MANHATTAN — After a 10-year fight to keep the public out of its backyard, the exclusive co-op at One Sutton Place South, has reached an agreement with the city to transform the green oasis with stunning East River views into a new 10,000-square-foot waterfront park, city officials announced Tuesday.
The Upper East Side's City Councilwoman Jessica Lappin secured $1 million in city funding to build a park in the gated greenspace. The Sutton Place South Corporation, which owns the tony 13-story co-op once home to the likes of socialite C.Z. Guest, fashion designer Bill Blass and actress Sigourney Weaver, agreed to contribute $1 million.
“We've done what people said we never could," said Lappin, who herself has never set foot on the property, but once saw it from the co-op's lobby.
"It's a very special piece of waterfront property," said Lappin. She said she was often stopped in grocery stores and building elevators by constituents asking her about when the deal would be completed.
The Sutton Place building will get to keep less than 4,000 square feet of its backyard private.
The co-op's president Lucy Lamphere said the plan "respects the building’s architectural integrity and balances its residents’ desire to maintain a reasonable degree of privacy while providing beautiful and much-needed park space for our neighbors."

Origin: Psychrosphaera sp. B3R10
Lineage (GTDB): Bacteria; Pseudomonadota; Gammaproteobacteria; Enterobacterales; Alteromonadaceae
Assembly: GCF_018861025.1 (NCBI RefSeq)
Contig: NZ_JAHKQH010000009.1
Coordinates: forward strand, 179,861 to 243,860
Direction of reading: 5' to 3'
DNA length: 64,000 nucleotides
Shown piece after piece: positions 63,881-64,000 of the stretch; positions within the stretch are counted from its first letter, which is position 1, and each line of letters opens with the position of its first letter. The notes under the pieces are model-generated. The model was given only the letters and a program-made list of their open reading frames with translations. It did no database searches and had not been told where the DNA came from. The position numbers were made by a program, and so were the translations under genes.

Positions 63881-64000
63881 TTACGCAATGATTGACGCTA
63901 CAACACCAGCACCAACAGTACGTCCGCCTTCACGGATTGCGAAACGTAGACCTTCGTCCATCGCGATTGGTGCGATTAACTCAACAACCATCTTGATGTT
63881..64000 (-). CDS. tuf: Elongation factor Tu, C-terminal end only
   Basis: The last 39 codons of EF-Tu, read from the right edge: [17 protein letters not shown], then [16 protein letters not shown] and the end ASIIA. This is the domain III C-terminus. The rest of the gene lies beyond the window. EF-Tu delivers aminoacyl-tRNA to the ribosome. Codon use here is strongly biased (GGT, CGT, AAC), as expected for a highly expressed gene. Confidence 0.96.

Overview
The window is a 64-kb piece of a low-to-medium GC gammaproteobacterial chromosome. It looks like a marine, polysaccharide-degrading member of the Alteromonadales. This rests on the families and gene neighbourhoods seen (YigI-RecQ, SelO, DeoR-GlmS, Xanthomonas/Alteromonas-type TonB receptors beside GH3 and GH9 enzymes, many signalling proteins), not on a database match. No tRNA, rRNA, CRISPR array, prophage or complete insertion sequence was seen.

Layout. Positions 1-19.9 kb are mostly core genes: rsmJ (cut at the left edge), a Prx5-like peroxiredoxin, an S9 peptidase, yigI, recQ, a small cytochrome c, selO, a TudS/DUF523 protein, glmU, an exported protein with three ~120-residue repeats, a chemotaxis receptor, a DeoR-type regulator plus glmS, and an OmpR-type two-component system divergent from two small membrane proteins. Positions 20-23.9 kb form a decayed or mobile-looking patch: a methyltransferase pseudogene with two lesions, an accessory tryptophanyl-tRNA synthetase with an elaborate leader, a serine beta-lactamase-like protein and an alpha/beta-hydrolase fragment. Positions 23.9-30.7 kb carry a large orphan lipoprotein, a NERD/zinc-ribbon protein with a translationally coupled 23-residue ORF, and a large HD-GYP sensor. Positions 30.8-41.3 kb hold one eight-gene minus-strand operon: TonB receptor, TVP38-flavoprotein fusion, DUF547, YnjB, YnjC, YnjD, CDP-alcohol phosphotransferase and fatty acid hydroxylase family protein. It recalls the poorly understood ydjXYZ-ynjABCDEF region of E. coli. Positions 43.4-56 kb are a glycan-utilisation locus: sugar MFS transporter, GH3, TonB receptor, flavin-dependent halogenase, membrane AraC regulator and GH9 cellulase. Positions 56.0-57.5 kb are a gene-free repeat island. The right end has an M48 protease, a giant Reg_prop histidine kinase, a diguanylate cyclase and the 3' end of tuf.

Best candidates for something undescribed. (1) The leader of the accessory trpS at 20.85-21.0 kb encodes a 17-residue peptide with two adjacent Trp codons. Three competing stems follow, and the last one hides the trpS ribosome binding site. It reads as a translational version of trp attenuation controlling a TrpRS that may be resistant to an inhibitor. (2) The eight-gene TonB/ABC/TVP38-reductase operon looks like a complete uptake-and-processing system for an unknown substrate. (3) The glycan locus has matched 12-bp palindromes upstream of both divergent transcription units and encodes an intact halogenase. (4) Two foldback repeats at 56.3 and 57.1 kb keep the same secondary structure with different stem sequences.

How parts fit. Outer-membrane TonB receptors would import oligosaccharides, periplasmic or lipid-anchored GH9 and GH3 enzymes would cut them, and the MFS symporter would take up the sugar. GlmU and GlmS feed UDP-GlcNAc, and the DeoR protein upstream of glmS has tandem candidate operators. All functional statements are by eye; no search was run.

The feud over the land dates back to a complicated deal from 1939 when the city gave the co-op a 50-year lease for the outdoor space for $1 a year in exchange for building the FDR Drive, which the green space was built atop. When the lease expired in 1990, no one paid much attention, but the garden's ownership attracted scrutiny when the FDR Drive's renovation came up for review in 2003.
Public officials accused the well-heeled co-op of squatting on the open space, and four years ago, state and city agencies tried to retake roughly half of the land to build a quarter-acre park. That didn't go over well with the co-op's residents, who filed a lawsuit to thwart any groundbreaking and sought $10 million in compensation for the property, according to reports.
“This agreement ends a decade-long dispute, including litigation, while enabling the construction of a stunning new waterfront park,” New York City Corporation Counsel Michael Cardozo said in a statement. “It is the result of years of hard work, and we are gratified that the public will benefit from the outcome.”
The new park, estimated to cost $2 million for design and construction, will be open from dawn to dusk and connect with two existing community parks located at the eastern ends of East 56th and 57th streets, city officials said.
Lappin anticipates that it will have a promenade for strolling and some grass for passive recreation.
Once completed, the design will need to go before Community Board 6 for approval.